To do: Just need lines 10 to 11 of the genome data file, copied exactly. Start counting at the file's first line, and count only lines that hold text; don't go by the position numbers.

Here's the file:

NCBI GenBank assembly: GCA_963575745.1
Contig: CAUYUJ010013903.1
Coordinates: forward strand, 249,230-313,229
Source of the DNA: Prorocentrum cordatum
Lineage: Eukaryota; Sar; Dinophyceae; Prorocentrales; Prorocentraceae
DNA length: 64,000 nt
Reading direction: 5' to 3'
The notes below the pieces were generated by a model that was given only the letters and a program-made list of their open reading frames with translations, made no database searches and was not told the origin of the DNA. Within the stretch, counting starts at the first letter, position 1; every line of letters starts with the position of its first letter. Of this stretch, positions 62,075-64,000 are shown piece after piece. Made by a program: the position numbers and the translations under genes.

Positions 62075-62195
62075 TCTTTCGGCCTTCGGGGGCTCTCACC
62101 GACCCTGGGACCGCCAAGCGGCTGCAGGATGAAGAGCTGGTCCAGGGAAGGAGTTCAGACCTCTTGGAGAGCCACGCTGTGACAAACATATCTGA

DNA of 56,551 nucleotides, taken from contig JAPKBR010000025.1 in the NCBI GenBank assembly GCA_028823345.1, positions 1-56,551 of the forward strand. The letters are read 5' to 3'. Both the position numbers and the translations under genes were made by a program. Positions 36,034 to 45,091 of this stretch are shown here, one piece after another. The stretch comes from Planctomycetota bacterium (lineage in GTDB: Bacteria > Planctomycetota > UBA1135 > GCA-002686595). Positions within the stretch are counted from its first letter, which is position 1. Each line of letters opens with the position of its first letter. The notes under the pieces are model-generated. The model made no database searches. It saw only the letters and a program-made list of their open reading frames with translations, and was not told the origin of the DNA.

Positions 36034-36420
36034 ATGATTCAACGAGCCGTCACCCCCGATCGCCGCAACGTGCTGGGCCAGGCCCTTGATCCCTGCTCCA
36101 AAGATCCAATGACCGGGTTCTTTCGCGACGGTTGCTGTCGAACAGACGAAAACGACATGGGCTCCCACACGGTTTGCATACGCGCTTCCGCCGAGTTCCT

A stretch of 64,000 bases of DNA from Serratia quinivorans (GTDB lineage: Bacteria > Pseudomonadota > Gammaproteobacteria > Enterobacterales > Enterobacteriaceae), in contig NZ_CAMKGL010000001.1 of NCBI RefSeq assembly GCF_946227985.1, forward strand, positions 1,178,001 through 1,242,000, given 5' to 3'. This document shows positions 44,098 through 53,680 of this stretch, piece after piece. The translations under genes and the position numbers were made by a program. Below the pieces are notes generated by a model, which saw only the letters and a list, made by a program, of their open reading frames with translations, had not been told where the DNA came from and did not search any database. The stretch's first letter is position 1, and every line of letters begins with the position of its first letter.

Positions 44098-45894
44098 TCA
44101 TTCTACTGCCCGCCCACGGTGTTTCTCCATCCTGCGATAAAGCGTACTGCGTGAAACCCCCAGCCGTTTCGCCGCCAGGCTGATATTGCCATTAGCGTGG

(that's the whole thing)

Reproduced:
62075 TCTTTCGGCCTTCGGGGGCTCTCACC
62101 GACCCTGGGACCGCCAAGCGGCTGCAGGATGAAGAGCTGGTCCAGGGAAGGAGTTCAGACCTCTTGGAGAGCCACGCTGTGACAAACATATCTGA